My daughter had her first reaction to peanuts when she was 20 months. (You can read the whole story here). I had eaten peanut butter off a spoon, and she picked up the spoon and touched it to her lips, and her lips swelled immediately. Once her reaction was managed (spending a night in the ER), and we had allergy testing (both blood work and skin testing), we knew that she had a peanut allergy and environmental allergies.
We go to our pediatric allergist yearly, and earlier this year, he did skin testing which showed to be less reactive to peanuts. Because her bloodwork showed certain numbers, and her skin reactions had decreased, my daughter qualified for “the peanut challenge”.
We got to the office at 9am. The challenge literally begins by eating peanut butter on a small cracker.
I can’t begin to tell you how scary this is! However, she ate the cracker and seemed fine.
Since there was no reaction after the first cracker, the test continued with the choice of peanuts or more peanut butter crackers. After choosing peanuts, my daughter ate two and we continued to hang out.
Everything seemed to be going ok, but then my daughter said her mouth was feeling itchy.. and her stomach didn’t feel great. I got the Doctor, who said he would get some Benadryl, as itching was normal. He also got a container out in case she got sick. I also pointed out that I could see a small bump near the side of her mouth, which none of us could tell if it was a hive, but we would keep an eye on it.
My daughter took a dose of Benadryl, and complained she definitely felt nauseous. Sure enough, she was sick to her stomach. The nurse immediately got the Doctor.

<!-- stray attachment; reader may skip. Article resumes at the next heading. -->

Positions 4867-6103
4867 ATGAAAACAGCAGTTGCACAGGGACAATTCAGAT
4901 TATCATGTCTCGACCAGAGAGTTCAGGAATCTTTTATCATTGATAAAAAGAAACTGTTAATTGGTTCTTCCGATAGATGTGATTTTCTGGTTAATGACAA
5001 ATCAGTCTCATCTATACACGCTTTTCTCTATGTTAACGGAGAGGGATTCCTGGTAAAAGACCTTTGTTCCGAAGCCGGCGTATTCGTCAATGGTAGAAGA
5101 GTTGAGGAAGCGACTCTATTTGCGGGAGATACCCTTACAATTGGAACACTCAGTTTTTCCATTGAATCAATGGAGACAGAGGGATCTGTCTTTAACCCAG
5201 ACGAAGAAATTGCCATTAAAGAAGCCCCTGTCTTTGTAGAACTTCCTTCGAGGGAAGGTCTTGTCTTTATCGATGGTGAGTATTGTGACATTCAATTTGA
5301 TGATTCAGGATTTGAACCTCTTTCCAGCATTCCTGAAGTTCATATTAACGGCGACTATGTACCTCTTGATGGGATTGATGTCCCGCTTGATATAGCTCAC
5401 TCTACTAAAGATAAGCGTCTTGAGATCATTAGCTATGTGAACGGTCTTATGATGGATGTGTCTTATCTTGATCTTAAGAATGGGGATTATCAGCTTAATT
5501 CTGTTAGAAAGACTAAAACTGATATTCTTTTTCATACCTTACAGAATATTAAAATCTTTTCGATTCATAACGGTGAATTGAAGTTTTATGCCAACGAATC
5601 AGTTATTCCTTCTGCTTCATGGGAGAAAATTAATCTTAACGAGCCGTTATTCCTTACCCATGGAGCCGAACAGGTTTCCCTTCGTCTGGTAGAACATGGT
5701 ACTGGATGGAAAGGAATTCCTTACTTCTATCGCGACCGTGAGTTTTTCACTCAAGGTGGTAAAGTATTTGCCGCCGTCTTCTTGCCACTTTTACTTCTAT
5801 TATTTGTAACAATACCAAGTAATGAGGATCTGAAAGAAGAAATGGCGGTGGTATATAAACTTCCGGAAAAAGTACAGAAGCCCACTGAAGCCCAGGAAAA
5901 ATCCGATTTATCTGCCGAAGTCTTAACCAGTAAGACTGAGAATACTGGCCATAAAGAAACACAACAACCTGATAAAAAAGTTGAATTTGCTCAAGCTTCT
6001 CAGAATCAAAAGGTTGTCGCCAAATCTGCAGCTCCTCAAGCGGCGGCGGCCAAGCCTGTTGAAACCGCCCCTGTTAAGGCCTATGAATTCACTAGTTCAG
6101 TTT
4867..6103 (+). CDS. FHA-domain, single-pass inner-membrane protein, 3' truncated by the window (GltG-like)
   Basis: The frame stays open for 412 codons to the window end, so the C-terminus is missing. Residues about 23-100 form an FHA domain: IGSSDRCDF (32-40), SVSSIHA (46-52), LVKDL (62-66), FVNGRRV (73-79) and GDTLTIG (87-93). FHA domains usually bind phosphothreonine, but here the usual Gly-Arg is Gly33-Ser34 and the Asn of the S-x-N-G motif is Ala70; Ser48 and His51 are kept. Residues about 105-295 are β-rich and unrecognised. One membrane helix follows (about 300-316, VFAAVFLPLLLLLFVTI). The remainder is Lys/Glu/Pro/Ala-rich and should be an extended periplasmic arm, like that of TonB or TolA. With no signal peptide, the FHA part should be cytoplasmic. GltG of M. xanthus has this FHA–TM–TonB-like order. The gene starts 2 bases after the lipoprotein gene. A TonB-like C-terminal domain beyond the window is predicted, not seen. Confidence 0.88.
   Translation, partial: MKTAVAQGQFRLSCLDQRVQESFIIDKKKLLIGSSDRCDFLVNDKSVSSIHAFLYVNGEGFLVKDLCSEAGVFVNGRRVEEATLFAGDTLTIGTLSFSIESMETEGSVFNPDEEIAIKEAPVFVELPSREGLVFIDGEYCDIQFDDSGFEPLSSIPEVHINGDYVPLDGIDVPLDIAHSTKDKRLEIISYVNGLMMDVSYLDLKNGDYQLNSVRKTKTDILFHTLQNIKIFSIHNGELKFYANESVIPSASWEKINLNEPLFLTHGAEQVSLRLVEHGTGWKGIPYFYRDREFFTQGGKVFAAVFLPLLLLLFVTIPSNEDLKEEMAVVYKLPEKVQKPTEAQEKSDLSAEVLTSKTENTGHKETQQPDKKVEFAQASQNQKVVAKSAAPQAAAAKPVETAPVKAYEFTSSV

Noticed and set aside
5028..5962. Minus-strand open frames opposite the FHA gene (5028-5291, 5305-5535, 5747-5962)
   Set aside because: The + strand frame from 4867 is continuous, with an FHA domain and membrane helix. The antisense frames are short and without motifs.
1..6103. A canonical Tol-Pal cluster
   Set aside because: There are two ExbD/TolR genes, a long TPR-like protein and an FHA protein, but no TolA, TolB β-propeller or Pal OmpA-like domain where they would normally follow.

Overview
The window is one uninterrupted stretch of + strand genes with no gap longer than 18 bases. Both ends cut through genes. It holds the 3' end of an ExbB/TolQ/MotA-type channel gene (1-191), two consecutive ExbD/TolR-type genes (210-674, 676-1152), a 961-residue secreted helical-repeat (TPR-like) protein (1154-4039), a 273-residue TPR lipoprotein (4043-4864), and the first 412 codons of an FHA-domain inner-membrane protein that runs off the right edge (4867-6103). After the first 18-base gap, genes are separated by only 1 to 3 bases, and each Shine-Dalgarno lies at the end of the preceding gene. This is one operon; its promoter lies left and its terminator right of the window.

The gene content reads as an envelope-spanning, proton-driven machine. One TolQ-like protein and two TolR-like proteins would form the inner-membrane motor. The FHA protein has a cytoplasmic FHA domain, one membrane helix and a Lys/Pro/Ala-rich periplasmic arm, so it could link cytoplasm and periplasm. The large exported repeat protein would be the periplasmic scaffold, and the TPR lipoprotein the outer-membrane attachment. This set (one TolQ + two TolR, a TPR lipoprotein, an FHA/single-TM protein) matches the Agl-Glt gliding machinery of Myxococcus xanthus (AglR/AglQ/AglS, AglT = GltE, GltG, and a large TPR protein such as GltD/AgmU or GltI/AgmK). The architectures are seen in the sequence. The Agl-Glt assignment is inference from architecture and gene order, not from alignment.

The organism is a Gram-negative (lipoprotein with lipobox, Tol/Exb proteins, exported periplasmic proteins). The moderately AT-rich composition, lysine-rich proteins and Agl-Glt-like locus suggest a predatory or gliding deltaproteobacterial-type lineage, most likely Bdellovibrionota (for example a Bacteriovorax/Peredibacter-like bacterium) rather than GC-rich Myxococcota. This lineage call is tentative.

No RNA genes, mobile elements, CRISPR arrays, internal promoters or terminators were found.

Once a reaction to food involves vomiting, you need to administer epinephrine. My daughter was not happy about this, but after the momentary injection, she was fine.
As soon as she had her epinephrine shot, my daughter went back to playing games on the iPad. I could see that her hands were shaky, but she said she felt fine, and after about 15 minutes, it did seem to wear off. (Which is exactly why we ALWAYS carry two Epi-pens – they will last 15 minutes! Should she have needed another dose, and we were not near a Dr or paramedics were not to arrive yet in an emergency, this is key!).
The epinephrine worked great, so after staying a while to monitor my daughter, she took a dose of prednisone, and we headed out.
We were really disappointed, and surprised too, since it seemed like the test would go smoothly. However, my 6-year-old is such a positive little girl, and she didn’t let the test get her down. We are also staying positive since there is still the possibility she will outgrow the allergy.
The tough part is that we had talked about a little “post peanut challenge” bucket list, like going out for ice cream or going to the chocolate factory. The reality is that there are just so many things that my daughter has to avoid because of her allergy, and so many situations that make us anxious. However we have learned to handle it and it is a part of life.
Please feel free to share your experience!